The Glamorous Attire of Cabaret: Emulating Liza Minnelli and Sally Bowles

Cabaret Costume Ideas

The Kit Kat Club’s dancers straddle the line between girly and grungy. Choose light neutrals like blush pink or champagne and add a pair of sturdy heels to your ensemble.

When Liza Minnelli donned a halter top, short-shorts, derby, garters and lace-up boots in the movie version of Cabaret, she created an instant cinema icon. Here’s how you can emulate her look for your next stage performance.

What is a Cabaret?

In a nutshell, a cabaret is an interactive theatrical experience that incorporates music, dance and comedy. It is different from musical theatre because it allows performers to speak directly to the audience and use their voices in a way that would be impossible in a traditional musical.

The first cabaret, Le Chat Noir opened in the bohemian Montmartre district of Paris back in 1881. It became a popular venue for poets and artists to test their new work, while audiences enjoyed a night of entertainment for the price of a few drinks.

While the genre was heavily censored in its early days, it flourished during the Weimar era in Germany. This is when famous performers like Josephine Baker and Marlene Dietrich brought glamour, provocation and sexuality to the world of cabaret. It is these elements that helped the show gain widespread popularity around the world and spawned the iconic movie Moulin Rouge. Cabaret is now considered its own distinct art form separate from lounge singing, musical theatre and concert and recital music.

The Iconic Liza Minnelli Look

The costumes worn in any theatrical or cinematic production shape how an audience perceives the setting, characters and overall tone. In Cabaret, the costumes of Sally Bowles and other performers at the Kit Kat Club help to define issues of gender and sexuality.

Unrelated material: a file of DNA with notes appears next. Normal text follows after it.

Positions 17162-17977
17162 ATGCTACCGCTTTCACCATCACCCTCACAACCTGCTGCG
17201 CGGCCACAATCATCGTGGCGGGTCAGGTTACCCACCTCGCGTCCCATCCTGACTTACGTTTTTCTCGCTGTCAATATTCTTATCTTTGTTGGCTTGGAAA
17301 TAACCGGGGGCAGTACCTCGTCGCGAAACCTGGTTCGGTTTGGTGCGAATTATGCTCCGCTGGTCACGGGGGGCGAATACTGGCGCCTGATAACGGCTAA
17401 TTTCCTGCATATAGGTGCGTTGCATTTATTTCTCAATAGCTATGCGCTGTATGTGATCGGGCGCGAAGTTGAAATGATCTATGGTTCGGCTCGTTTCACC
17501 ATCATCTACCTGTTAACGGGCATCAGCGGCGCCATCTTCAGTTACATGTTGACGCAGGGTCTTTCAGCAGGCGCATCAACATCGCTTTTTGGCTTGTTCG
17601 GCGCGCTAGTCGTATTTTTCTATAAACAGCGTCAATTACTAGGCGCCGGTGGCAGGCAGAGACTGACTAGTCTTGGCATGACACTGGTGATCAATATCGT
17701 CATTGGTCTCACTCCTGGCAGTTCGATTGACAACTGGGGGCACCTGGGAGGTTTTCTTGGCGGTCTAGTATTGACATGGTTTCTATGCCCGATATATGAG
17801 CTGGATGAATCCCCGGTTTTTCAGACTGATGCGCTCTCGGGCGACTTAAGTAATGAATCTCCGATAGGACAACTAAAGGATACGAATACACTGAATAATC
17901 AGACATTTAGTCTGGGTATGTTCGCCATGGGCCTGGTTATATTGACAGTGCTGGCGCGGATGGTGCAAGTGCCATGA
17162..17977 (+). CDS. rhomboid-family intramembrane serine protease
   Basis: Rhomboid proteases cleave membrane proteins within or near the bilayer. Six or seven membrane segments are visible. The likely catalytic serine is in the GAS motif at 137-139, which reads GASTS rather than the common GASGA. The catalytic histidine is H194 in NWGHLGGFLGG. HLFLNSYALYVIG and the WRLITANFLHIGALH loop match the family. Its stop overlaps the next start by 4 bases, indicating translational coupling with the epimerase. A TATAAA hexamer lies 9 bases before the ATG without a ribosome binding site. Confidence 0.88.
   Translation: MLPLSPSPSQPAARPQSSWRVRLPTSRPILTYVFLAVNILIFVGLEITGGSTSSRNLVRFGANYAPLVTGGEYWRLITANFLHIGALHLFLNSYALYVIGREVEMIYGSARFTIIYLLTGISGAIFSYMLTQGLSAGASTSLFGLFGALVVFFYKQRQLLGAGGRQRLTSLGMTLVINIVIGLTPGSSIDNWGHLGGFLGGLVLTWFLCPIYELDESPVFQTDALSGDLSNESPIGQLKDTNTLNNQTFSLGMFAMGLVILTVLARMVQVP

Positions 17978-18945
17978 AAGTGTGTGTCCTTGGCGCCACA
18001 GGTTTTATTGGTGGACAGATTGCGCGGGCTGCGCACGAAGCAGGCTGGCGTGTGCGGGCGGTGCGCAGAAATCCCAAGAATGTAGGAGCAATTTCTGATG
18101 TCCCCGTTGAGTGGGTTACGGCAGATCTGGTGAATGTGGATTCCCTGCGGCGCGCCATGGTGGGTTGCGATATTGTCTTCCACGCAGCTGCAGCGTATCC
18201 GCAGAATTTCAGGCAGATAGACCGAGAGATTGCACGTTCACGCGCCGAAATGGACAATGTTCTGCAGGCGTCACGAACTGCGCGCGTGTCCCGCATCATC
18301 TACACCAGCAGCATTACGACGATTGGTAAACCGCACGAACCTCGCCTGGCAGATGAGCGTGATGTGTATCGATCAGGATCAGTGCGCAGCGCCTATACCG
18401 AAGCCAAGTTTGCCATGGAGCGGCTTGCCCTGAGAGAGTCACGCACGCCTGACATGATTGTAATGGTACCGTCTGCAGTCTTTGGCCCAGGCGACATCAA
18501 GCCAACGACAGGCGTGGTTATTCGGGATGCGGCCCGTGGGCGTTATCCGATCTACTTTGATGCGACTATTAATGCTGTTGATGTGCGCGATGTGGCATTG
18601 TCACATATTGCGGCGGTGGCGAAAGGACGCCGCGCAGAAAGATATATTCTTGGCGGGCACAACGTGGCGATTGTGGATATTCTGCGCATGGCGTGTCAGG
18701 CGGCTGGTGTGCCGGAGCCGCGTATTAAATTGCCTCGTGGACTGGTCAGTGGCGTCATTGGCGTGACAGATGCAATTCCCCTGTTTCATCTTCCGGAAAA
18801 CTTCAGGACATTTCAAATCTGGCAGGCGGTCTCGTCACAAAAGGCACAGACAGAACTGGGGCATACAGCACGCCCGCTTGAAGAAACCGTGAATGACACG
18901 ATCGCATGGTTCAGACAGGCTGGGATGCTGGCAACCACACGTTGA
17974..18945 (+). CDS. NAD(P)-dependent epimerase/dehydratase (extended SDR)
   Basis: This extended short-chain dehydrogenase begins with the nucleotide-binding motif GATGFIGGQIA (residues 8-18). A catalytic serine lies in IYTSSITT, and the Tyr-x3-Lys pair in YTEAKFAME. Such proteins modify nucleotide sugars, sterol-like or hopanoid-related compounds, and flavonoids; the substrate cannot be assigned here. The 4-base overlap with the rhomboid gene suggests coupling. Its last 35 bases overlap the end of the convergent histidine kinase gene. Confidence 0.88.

When LIFE photographer Bill Eppridge snapped this photo of Liza Minnelli, the 19-year-old daughter of Judy Garland was preparing to make her Broadway debut in Flora the Red Menace. Her costumes conflate her own sense of style with the ultra-chic big city sophisticate she plays in Bob Fosse’s classic 1972 film Cabaret. Halston fashioned the outfit, which features a black velvet dress and hat that would be just as chic today.

Minnelli wore the outfit on This Is Tom Jones in 1970 and again at the London Palladium in 1972. Her bold lashes and red lips make the costume her own.

The Sally Bowles Look

Although Sally Bowles has been portrayed in many different ways since Christopher Isherwood first wrote her character in his 1937 novella, the iconic version of her came to be through Bob Fosse’s 1972 film Cabaret. The film’s widely publicized image of Liza Minnelli in slinky, black lingerie and straddling a chair (with one leg lifted as an homage to her cabaret predecessor Marlene Dietrich in The Blue Angel) encapsulates both Sally’s look and the tone of the movie.

Sally Bowles is a headstrong young woman who left post-World War II Britain to pursue her dream of becoming the next Clara Bow or Carole Lombard in the world of silent films. She is naive and winsome, yet she holds onto a sense of hope that trumps the bubbling horrors in Weimar Germany that will eventually make their way into Kit Kat Klub.

Dame Natasha Richardson originated the role of Sally Bowles in Roundabout Theatre Company’s 1998 production of the musical, which would go on to win the Tony Award for Best Musical. Her take on the character was a sexier, more energetic, and less tragic version of the role.

The Kit Kat Club Look

If anyone dares argue that musical theatre is mere froth and can’t say anything substantial, point them in the direction of Rebecca Frecknall’s dazzling revival of John Kander and Fred Ebb’s 1966 stage classic Cabaret. Now playing at London’s Playhouse Theatre, the production is set in the gilded Berlin of 1930s – a place where liberal partying is about to be rudely upended by history.

This is an epic story of a man’s search for identity and his fight to stay alive, so – unsurprisingly – the costumes have to be equally grand. Tom Scutt’s evocative designs feature neo-Baroque shapes and neo-Grecian statues bearing wheat sheaves that hint at the Kaiser’s overbearing Wilhelminism.

The full ensemble (including RWCMD graduate Callum Scott Howells as Emcee and Madeline Brewer as Sally Bowles) deliver the giddy material with energy and conviction. Isabella Byrd’s lighting design elicits swooping shadows and sudden shafts of illumination. And Julia Cheng’s rich choreography combines waacking and jazz with angular freezes, chest pumps and shimmies.

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